2018 Teck BC Midget Championships focused on the positive elements of sports

More than 200 young skiers from across BC and Washington took part in the two-day race series on the March 3 and 4.

The 2018 Teck BC Midget Championships held in Revelstoke March 3 and 4 felt more like a carnival than a race. Photo: Rob Buchanan.

Submitted by Sarah Newton.

If you ask parents why they enrol their children in sports you will invariably hear parents extoll the benefits of sport as: fitness, friendship, fun, sportsmanship, and a way to building character.

Unfortunately, sometimes these good intentions can run amok. All too often kids are soon suffering from anxiety and/or depression as they are rushed from practice to practice, and as families are stressed out from lack of sleep, an overfull schedule, and financial burden. This weekend the Revelstoke Nordic Ski Club hosted a race that defied these ever-increasing woes of youth sports in North America. The 2018 Teck BC Midget Championships had the feel of a cross country ski carnival instead of a race.

Revelstoke’s Maya Royal blasts past the lodge at Mount Macpherson during a race. Photo: Rob Buchanan.

Over 200 young skiers from across BC and Washington took part in the two-day race series on the March 3/4 weekend. It was truly heartwarming to see kids full of joy and anticipation as they greeted friends from other clubs and took part in the races and festivities offered. While there was certainly a competitive element to the events, there were many core values instilled that parents strive to attain for their children:

-Sportsmanship: athletes congratulated their competitors, skiers ran to the sidelines to cheer their teammates, winners were quick to invite the other medallists to the top of the podium with them, and kids nominated skiers who showed grit and perseverance for the much-coveted tough cookie medals.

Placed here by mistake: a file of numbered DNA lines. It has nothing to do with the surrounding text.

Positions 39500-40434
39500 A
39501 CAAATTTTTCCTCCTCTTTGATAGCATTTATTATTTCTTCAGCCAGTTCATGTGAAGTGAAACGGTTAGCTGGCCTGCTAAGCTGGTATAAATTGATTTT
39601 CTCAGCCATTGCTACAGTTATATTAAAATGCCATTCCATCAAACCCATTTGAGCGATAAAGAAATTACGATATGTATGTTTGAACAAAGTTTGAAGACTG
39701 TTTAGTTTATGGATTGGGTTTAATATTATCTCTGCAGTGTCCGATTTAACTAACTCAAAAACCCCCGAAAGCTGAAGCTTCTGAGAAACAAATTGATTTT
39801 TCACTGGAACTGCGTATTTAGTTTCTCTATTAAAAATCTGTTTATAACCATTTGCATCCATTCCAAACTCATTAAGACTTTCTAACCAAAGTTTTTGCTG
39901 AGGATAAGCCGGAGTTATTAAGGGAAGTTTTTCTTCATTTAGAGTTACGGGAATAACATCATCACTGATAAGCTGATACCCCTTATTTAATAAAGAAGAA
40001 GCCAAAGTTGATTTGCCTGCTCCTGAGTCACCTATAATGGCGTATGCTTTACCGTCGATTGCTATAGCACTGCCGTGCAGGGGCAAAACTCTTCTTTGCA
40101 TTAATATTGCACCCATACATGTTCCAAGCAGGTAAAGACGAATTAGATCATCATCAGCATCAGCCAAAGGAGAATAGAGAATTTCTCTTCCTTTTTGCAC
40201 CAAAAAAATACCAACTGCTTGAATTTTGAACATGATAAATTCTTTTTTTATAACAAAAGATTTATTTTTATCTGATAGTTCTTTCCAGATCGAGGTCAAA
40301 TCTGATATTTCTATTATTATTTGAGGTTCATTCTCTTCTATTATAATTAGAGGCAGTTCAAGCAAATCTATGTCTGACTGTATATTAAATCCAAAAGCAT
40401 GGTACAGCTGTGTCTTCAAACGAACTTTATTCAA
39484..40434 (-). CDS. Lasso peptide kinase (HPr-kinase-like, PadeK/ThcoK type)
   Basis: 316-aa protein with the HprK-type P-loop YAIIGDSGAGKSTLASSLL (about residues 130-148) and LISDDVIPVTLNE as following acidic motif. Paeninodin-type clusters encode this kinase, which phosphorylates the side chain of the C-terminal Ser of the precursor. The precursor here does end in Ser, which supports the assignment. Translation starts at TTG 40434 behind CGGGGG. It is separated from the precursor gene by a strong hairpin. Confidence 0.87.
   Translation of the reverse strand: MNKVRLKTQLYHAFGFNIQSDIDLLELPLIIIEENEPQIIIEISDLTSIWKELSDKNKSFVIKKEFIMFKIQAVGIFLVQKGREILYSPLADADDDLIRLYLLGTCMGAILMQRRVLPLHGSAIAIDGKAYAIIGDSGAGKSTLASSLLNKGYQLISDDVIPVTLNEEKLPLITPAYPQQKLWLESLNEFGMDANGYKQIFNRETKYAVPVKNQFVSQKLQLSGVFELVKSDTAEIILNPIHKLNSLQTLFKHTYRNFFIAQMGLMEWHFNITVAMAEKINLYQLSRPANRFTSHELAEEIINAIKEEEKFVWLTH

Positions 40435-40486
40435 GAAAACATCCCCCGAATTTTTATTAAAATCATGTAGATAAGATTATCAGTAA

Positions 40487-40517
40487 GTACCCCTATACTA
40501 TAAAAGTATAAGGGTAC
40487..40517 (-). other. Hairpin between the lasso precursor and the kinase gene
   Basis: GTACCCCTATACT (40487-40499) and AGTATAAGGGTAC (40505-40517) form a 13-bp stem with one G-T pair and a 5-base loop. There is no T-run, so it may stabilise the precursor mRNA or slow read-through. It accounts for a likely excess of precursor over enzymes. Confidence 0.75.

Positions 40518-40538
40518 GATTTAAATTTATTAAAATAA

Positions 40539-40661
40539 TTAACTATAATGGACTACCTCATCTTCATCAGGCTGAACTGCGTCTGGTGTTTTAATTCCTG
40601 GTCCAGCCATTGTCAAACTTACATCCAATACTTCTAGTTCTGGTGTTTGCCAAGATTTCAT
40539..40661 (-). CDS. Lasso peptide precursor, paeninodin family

-A focus on quality over quantity: there were a total of ten technique awards given out over the weekend to skiers. Winners were often not the skiers on the podium, they were the ones who showed excellent technique in skate and classic disciplines. Technique judges from a variety of clubs observed all skiers during the course of the weekend.

-Fun/Friendship: Impromptu dances broke out near the finish line, ski jumping was a popular way to pass the time when not racing, not to mention the giant snowball fight that seems to be an annual event at Midget Championships. A highlight for parents and kids was the banquet at RMR, where a gondola ride, slide show, great food, trivia contest, and time to hang out with friends were enjoyed.

-Character building/Fitness: cross country skiing is no walk in the park. It is the most demanding aerobic sports that children take part in. Courses at Midgets were no exception; they were hilly and technical, yet all skiers finished each race they entered even though there were a few falls, collisions, equipment mishaps, and skiers pushed past the point of discomfort.

Revelstoke’s Maeve MacLeod takes part in a classic ski race. Photo: Rob Buchanan.

The community of Revelstoke can be proud of the event this past weekend, not only did everyone have fun, but our own 23 skiers put out a great effort. We also had almost a hundred volunteers who showed the out of town visitors a fabulous time. Many volunteers who didn’t have children racing came out of the woodwork to be timers, parking attendants, concession workers, and course marshals. Smiles were wide and found everywhere. At one point there were over 400 fans and volunteers lining the course to watch the sprint finals; the volume of cheering made regular conversation impossible.

Cross country skiing is growing across BC, with Revelstoke among the leaders when comparing new members in our local club, and the number of skiers coming from afar to take part in our races. Lucky locals: I invite you to come out and join us at Revelstoke Nordic and discover the fastest way to get fit and the slowest way to empty your pocketbook.

Full results from the weekend can be found here.